I bought a bow!
Maybe it was inevitable, given how much time I’ve spent in the archery community over the last couple of months. Whenever I was around anyone with a bow in their hands, they’d ask, “Where’s your bow?” or “When you gonna get a real bow?” [I’ve been shooting with a specimen which I lovingly call my “training wheels” bow, but which no self-respecting archer would use on a long-term basis. It would be like running a 5k in Keds].
Anyway, the questions kept coming, but I wanted to make an informed, well-considered decision. I wanted to be sure of my desire to do this archery thing, since bows deliver a pretty little wallop to the wallet. On top of that, I had to decide what kind of bow I wanted: Compound? Traditional? Long bow? Recurve? Would I need a right-handed bow, or left-handed? The answer to that one isn’t as simple as you might think. Did I care about brand names? And then, after all that, where did I want to make my purchase? At a local shop, or a website, or from one of the multiple people in the archery community with bows for sale?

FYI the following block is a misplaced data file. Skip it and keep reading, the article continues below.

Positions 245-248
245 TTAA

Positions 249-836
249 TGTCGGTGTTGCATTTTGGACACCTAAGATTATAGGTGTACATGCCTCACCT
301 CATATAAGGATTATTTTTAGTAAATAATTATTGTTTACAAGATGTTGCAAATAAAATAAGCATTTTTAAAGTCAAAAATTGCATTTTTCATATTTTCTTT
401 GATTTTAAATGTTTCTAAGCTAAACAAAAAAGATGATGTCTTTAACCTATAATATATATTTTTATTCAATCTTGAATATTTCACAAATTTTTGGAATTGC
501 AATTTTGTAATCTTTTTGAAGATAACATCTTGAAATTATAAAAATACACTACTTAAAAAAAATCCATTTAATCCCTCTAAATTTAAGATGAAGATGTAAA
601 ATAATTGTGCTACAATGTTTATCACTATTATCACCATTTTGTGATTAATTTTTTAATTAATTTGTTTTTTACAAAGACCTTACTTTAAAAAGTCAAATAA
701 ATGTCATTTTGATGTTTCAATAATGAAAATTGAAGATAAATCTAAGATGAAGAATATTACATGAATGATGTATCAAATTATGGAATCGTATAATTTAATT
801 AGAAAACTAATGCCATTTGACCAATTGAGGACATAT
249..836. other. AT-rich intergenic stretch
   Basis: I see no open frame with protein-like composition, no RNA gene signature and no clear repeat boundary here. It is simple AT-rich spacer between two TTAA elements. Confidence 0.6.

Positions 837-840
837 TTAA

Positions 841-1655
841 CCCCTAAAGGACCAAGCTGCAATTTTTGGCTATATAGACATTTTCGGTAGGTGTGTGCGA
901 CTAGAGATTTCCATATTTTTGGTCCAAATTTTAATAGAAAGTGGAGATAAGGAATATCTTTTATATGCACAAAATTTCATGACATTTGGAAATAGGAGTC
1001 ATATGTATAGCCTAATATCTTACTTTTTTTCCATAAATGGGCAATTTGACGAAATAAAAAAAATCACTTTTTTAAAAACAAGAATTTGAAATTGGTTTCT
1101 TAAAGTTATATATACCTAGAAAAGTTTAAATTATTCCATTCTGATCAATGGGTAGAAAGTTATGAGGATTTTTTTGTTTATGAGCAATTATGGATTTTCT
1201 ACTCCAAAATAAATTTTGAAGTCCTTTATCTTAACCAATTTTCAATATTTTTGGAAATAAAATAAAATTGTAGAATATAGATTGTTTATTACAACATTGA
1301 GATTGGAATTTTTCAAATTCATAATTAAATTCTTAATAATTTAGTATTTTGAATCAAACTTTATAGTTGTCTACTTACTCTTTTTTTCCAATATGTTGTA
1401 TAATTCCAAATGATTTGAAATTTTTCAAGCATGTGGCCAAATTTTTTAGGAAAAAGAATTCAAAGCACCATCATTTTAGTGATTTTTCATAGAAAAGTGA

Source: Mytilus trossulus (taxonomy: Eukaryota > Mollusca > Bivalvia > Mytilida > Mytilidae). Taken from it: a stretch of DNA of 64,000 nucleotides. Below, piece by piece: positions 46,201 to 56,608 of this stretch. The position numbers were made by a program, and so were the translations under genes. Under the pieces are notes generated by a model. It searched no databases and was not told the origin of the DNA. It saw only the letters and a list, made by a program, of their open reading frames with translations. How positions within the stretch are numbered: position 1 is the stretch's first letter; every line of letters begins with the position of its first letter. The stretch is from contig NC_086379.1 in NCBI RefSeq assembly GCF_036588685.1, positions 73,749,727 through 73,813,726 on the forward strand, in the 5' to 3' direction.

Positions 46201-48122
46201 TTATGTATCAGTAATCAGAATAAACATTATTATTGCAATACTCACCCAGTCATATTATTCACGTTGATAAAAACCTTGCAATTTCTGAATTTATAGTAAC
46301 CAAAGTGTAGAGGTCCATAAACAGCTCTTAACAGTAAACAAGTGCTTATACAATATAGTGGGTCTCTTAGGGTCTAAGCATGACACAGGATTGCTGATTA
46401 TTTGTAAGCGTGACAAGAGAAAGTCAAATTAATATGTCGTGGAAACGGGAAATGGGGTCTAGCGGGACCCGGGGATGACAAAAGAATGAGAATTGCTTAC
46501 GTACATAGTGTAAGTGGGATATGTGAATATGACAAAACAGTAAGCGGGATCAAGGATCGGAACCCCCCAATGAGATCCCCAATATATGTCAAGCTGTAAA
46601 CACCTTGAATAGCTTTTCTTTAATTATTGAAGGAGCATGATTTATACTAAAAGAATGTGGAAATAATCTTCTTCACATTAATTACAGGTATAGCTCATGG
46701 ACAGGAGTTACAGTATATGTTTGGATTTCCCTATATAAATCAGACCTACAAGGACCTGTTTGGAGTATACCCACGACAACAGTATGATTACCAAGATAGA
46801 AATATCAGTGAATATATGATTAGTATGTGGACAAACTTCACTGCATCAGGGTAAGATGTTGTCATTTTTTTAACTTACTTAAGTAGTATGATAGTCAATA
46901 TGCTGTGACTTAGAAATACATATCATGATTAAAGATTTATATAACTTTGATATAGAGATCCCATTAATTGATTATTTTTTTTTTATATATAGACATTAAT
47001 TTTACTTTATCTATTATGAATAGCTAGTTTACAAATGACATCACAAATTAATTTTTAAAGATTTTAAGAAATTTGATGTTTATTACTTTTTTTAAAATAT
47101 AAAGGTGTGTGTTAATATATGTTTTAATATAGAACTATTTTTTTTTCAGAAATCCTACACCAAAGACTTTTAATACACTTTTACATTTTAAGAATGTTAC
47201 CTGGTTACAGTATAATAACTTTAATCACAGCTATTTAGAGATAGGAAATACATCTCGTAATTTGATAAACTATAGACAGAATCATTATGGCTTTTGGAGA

I’ll spare you the details of my thought process, not to mention my emotional process, in sorting it all out, and just tell you the result: I bought a right-handed traditional bow. It’s beautiful. It’s a recurve, which, to use the very most technical terminology, means that its tips are swirlier than those of long bows. The brand is Groves. To my understanding, it isn’t the most famous brand, but highly regarded nonetheless. Maybe it’s the Brooks of bows. Plus, it’s a New Mexican company; I like that. I bought it from a local guy named Darryl, who seemed confident that his bow landed in good hands. Here’s hoping!
The night I decided to buy that particular bow (it had come down to two) also happened to be my first quasi-competitive archery shoot. I say “quasi-competitive” because it was a Thursday night shoot – much more low-key than a weekend one. I was excited about it, but definitely felt a butterfly or two in my belly. This was the first time I would be shooting for an actual score!
The evening got off to an auspicious start: it was wonderfully cool and cloudy there on the East side of the Sandia Mountains, and a general Thursday-night relaxation permeated the air. I let myself feel confident. I could do this! I would have a stellar archery debut and knock the bow socks off of everyone!
Or, er, not. I didn’t do terribly, but I sure didn’t earn a Rookie of the Year title. With 14 targets and two shots per target, the highest possible score per target was 20, and the highest possible score for the course was 280.
I shot an 80.
I figure it’s similar to scoring 80 in a bowling game, which…Hey, I probably bowled less than that in my first bowling game ever, so I didn’t do all that badly with archery, right? Right??!!
Well, there’s always the next shoot. And now I have my own bow that I love very much.
Life is good.